Sunday, April 18, 2010

The Glomar Response

The term "Glomar Response" in law - meaning a "neither confirm nor deny" response to Freedom of Information Act requests - comes from a ship called the Hughes Glomar Explorer, which was ostensibly owned by mysterious and eccentric billionaire Howard Hughes, but was actually a CIA project.

In 1972, Hughes was approached by the CIA to help covertly recover the sunken Soviet submarine K-129. The Soviet sub, allegedly containing nuclear missiles, had sunk near Hawaii four years earlier. Thus a special-purpose salvage vessel for "Project Azorian" (aka "Project Jennifer") was born, and Hughes' involvement provided the CIA with the plausible cover story of being a research vessel searching for undersea manganese nodules.

Wikipedia on the K-129:

After having successfully completed two 70-day ballistic-missile combat patrols in 1967, K-129 was tasked with her third patrol to commence 24 February 1968 with an expected completion date of 5 May 1968. Upon departure 24 February, K-129 reached deep water, conducted its test dive, returned to the surface to report by radio that all was well, and proceeded on patrol. No further communication was ever received from K-129, despite normal radio check-ins expected when the submarine crossed the 180th meridian, and when it arrived at its patrol area.

By mid-March, Soviet naval authorities at Kamchatka became concerned that K-129 had missed two consecutive radio check-ins. First, K-129 was instructed by normal fleet broadcast to break radio silence and contact headquarters; later and more urgent communications all went unanswered. By the third week of March, Soviet naval headquarters declared K-129 "missing", and organized a massive air, surface and sub-surface search and rescue effort into the North Pacific from Kamchatka and Vladivostok.

This highly unusual Soviet surge deployment into the Pacific was correctly analyzed by U.S. intelligence as probably in reaction to a submarine loss. U.S. SOSUS Naval Facilities in the North Pacific were alerted and requested to review recent acoustic records to identify any possible associated signal. Several SOSUS arrays recorded a possibly related event on March 8, 1968, and upon examination produced sufficient triangulation by lines-of-bearing to provide the U.S. Navy with a locus for the probable wreck site. One source characterized the acoustic signal as "an isolated, single sound of an explosion or implosion, 'a good-sized bang'."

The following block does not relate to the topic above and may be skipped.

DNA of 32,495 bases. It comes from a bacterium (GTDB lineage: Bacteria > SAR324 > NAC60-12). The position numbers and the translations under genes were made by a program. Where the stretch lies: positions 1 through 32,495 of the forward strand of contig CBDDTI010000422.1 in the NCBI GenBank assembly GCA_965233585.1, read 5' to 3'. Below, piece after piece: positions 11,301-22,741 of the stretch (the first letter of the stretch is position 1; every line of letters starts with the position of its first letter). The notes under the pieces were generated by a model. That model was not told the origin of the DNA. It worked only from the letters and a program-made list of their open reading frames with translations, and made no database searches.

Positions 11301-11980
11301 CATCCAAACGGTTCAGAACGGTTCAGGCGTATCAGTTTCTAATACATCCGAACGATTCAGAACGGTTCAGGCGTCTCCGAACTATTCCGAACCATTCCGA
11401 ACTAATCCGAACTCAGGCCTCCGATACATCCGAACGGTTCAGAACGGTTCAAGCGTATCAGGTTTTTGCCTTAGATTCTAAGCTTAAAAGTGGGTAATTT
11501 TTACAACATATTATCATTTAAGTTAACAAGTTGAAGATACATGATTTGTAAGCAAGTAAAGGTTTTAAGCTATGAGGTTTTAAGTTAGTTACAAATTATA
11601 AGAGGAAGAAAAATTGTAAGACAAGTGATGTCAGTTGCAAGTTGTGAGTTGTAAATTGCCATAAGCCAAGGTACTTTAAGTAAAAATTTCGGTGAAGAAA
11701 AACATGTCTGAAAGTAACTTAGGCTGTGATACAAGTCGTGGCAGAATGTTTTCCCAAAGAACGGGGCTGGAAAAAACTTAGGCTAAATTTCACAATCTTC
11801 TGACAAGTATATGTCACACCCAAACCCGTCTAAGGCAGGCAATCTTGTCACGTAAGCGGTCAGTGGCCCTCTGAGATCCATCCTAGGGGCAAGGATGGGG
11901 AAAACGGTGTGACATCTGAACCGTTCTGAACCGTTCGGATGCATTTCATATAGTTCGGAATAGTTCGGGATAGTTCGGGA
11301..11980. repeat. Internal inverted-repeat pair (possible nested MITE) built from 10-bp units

Soviet search efforts, lacking the equivalent of the U.S. SOSUS system, proved unable to locate K-129, and eventually Soviet naval activity in the North Pacific returned to normal. K-129 was subsequently declared lost with all hands.

As the story goes, eager to recover the sub and gain Soviet military secrets, the CIA took the Glomar to the spot and attempted to dredge it up from the ocean floor. The official story says that only a third of the sub was retrieved, as its hull broke up during the effort. Other sources claim the entire sub was brought back intact, and that the "it broke" version was yet another cover story within a cover story, to further conceal our Government's possession of classified Soviet materials if the project were to be found out.

And in 1975, that's just what happened. The New York Times planned an expose on the Glomar, but held the story back when the Nixon administration privately urged them to do so, on the rationale that it could cause a dangerous international incident if the truth were known. The Los Angeles Times also got wind of the story, ignored Nixon's requests, and ran the story anyway. After the cat was out of the bag, the New York Times went ahead with their article also.

When journalists attempted to get more info via the Freedom of Information Act, the CIA refused to either confirm or deny the existence of such documents. This type of evasive reply has since come to be known as the "Glomar Response" or "Glomarization."

But does the coverup stop there?

For every odd event related to the CIA, espionage, and secrecy, there's always someone on the internet who wants to bring extraterrestrials into it. The Glomar case is no different, but there is some food for thought in the idea that the real purpose of Project Azorian was to recover an alien craft that crash-landed in the ocean.

If you're willing to wade waist-deep in that swamp, start here and here and also here. And check out Bob Lazar's site when it comes back online, which is supposed to be any second now. Lazar, famous for his claims of insider knowledge of Area 51, is regarded variously as a genius or a charlatan. As is the usually the case, the truth likely falls somewhere in between.

Lazar is quoted as having said that the aliens arrived in the vessel from the fourth planet of the second star of the binary stellar system Zeta Reticuli. He also claimed to have seen a total of nine different types of alien spacecraft, and viewed autopsies of alien corpses. Recovered crafts such as that allegedly obtained by the Glomar were supposedly taken to Area 51 to be studied and reverse-engineered. Others have claimed that some of that reverse engineering is done by Raytheon at Kentucky's Blue Grass Army Depot.

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